I know pair programming has lots of good point to use. However, I don't think it will be a silver bullet in every situation. Is there an example of bad case to use pair programming or bad situation in some team arrangement? Ex. Too much waste time when it's labor work that do not need much problem solving.
closed as off-topic by Todd A. Jacobs♦, Alex Leonov, Mark C. Wallace, Aziz Shaikh, Willl Jan 13 '15 at 10:54
This question appears to be off-topic. The users who voted to close gave this specific reason:
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There are real challenges when doing paired programming, but I don't think there are usually "bad projects" to do it on. The classic argument against it is the work where you "know what you have to do and you're just typing it in", or what you're calling labor work, but I think those are so few and far between that they're hardly worth addressing.
When I've had this conversation in the past, the notion is that the developer comes up with a plan of attack, then types it in. My experience would tell me that is wrong. When developing, I create a high-level planned approach, but I don't figure out all of my LINQ statements and other details up-front. Those things come as I'm entering them. Even as an experienced developer, there can be benefit in paired-programming that sort of work.
Another common example I've heard is writing transforms. The assumption again is that you're just mapping one field to another. Again, I've rarely found this to be true. There are often data type conversions, error handling, and logic decisions that occur in that code.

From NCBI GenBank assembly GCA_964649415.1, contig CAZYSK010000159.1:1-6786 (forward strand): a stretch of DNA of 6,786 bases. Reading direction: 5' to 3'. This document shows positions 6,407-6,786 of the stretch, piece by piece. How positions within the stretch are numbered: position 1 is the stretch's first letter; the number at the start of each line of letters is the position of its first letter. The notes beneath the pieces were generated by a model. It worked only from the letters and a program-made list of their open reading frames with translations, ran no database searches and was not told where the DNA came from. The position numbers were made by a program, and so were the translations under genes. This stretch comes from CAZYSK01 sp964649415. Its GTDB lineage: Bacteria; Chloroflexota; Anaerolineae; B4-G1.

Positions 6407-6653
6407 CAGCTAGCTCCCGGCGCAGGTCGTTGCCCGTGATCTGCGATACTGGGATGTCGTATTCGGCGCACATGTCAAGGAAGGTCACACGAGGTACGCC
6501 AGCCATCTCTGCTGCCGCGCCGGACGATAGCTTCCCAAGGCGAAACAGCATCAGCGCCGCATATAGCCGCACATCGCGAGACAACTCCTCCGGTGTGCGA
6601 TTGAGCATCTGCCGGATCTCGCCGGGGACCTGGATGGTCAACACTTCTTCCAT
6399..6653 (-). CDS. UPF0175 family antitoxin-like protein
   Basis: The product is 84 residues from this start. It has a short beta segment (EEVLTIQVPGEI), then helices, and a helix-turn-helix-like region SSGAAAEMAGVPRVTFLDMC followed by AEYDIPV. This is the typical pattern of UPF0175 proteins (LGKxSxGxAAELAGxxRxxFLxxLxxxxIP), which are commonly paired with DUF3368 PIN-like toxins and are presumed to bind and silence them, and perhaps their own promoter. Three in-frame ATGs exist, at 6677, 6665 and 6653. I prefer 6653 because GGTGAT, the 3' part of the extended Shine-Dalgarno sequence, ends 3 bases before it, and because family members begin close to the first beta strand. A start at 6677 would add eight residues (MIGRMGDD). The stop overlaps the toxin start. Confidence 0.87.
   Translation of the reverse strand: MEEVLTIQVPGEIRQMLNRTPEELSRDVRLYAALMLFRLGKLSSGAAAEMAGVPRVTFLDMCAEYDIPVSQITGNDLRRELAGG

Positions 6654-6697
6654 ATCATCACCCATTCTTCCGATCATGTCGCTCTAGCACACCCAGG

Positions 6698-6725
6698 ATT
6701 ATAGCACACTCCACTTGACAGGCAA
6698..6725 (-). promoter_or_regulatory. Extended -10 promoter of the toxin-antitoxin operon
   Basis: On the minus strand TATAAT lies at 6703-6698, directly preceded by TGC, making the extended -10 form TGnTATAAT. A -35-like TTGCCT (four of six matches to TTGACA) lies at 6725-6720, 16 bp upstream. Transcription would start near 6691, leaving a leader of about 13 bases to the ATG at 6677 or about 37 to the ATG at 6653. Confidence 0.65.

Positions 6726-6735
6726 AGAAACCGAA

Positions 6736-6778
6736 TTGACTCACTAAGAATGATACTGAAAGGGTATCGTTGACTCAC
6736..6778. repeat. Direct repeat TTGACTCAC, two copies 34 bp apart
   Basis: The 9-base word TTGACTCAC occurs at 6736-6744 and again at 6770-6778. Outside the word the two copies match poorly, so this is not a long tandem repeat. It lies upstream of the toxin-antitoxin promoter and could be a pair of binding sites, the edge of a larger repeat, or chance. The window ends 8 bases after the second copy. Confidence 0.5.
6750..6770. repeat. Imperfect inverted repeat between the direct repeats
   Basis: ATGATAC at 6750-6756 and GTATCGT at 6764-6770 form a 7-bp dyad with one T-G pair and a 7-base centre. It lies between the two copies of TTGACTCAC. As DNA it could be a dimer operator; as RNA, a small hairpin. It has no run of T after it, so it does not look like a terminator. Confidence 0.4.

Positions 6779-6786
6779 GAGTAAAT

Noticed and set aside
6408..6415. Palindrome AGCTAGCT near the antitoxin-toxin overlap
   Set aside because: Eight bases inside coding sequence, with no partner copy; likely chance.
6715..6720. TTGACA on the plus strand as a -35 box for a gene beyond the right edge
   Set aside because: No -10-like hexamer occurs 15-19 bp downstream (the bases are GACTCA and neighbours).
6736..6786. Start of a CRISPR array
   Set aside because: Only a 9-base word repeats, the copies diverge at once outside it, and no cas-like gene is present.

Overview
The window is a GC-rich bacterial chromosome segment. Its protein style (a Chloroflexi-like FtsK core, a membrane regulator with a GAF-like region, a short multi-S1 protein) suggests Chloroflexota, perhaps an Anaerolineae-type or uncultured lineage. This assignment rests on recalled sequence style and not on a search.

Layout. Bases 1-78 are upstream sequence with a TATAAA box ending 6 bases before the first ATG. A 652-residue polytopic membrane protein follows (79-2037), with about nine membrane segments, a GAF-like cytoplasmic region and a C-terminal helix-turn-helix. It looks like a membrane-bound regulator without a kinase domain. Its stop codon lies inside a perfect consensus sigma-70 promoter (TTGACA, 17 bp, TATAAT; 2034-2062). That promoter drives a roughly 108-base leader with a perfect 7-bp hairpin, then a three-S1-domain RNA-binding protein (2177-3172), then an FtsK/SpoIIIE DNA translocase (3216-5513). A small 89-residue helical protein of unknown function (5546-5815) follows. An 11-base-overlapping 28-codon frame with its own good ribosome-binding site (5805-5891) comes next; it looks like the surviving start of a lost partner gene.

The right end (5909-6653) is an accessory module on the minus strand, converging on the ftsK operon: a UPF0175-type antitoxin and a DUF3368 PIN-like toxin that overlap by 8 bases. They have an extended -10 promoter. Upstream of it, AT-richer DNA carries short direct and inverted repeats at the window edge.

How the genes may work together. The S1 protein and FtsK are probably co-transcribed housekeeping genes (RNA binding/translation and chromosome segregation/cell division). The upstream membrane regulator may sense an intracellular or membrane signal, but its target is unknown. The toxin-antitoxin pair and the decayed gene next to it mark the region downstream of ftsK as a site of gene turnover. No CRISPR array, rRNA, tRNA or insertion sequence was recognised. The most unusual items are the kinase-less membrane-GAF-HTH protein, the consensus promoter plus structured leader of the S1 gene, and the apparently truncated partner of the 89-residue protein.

In general, when people say they are doing a lot of mindless work, I've found that they are either a) incorrect that it is mindless or b) doing the work wrong. In both cases, paired programming can help.
You might find this report interesting: The Effectiveness of Pair Programming: A Meta-Analysis
It basically describes the trade-offs of pair programming, that is, when it's more or less conducive to increased productivity and reduction of mistakes.
From personal experience, I'd say that pair programming offers excellent benefits in situations where two high quality developers, with good communication skills, get to work together. The code is automatically peer-reviewed as it's written, unit tests are more likely to get written and refactoring occurs more often as the temptation to cut corners and accrue technical debt is reduced.
However, the key here is "two high quality developers, with good communication skills". In situations where a developer finds it hard to "think aloud", doesn't have good communication skills or needs time to understand existing code or to design new code, then pair programming doesn't work so well.